West Marlborough Township's monthly meeting, normally held the first Tuesday of each month, will be moved to 7 p.m. Monday, Nov. 4, because the township building will be given over to voters and election officials on Nov. 5.

Centreville Cafe

I was doing some volunteer business in northern Delaware on Monday, and lunchtime was approaching. Two of the ladies suggested getting sandwiches at the Centreville Cafe on Kennett Pike, which turned out to be a great idea: I had a delicious turkey-and-cheese sandwich on toasted wheatberry bread. Unfortunately, my friends had to rush off to a 1 p.m. committee meeting, so we couldn't chat for long. I used to belong to their committee, and tried to convince them that there was no way the meeting would start on time -- but apparently things have tightened up since my day. I am holding them to their promise to meet again and have a proper catch-up.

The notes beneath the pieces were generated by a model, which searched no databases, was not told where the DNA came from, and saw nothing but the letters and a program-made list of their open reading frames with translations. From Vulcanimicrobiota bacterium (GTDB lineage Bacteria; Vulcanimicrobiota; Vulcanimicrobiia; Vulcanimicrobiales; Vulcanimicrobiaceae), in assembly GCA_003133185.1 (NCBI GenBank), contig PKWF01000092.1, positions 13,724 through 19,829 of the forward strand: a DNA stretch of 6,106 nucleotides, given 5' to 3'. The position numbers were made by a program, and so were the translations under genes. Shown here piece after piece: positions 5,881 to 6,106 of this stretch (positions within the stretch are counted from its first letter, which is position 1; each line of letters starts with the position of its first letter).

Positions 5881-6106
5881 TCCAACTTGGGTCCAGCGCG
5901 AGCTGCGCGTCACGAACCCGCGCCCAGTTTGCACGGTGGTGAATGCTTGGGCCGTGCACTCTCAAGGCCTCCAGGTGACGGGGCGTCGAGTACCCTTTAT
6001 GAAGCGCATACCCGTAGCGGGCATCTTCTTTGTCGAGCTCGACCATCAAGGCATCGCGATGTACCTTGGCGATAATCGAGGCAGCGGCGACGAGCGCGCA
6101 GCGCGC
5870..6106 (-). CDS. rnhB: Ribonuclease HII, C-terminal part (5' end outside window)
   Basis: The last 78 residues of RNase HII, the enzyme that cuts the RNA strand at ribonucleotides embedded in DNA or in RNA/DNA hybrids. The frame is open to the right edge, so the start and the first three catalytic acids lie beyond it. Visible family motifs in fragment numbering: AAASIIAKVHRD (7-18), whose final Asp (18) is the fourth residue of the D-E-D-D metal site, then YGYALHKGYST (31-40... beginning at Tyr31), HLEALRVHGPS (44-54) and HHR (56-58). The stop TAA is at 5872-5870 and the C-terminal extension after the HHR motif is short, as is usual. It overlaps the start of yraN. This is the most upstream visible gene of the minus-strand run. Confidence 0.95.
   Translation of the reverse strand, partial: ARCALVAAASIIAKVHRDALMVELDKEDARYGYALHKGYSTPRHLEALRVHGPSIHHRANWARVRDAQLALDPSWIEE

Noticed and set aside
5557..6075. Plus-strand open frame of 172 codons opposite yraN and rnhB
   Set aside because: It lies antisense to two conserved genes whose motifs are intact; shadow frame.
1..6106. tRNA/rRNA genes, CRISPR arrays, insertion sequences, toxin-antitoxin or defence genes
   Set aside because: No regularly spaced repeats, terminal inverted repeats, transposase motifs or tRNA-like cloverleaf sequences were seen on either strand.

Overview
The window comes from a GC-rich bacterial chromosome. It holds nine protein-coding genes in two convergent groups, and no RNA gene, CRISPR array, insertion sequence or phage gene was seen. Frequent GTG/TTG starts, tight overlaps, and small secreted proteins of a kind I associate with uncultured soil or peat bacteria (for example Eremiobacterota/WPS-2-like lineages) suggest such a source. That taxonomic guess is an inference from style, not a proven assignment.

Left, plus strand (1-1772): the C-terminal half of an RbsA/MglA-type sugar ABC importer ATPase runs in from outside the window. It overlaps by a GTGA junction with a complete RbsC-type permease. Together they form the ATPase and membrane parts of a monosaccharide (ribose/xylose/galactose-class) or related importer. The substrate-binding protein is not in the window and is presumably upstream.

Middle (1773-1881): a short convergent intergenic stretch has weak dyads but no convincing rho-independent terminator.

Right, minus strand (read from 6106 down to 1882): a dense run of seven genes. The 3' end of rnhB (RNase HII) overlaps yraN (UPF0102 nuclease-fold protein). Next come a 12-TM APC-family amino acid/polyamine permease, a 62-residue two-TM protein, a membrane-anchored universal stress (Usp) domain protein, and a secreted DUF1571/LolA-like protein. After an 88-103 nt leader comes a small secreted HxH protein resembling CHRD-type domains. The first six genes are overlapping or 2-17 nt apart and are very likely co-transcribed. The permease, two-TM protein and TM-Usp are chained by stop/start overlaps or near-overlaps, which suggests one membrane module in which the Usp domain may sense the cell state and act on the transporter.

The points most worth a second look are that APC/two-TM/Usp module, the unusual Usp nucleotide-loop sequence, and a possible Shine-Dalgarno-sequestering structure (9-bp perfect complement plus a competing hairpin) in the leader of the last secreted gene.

Tuesday, October 22, 2013

A sad sight

I think Blow Horn corner at Routes 82 and 841 must be jinxed. Only a few weeks after the beloved "Blow Horn" sign was repainted, the old stone mill was badly damaged by an oversized rig at 3:45 p.m. Monday. The driver, who pulled over just north of the scene, told me he heard a loud noise but didn't realize he had hit the building until he walked back and saw one of his truck's orange warning flags stuck to the stone. The crash left a pile of large rocks and rubble and a crumpled stop sign along the shoulder of Route 82.
I'm told that the rig, which was hauling a giant hydraulic press for making construction beams, is the same one that had been pulled over by the state police just outside of Unionville late that morning. As the driver told me, "Nothin' but trouble, this load!"

Sunday, October 20, 2013

Under construction

There was some excitement in the middle of Unionville the morning of Oct. 14: the back third of the historic building at Wollaston Road and Route 82 was being torn down! The owners, the Fenzas, are converting the building into an apartment house, and from what I saw (of course I went over and watched) it's going to be a first-class renovation and certainly a big improvement over what was there.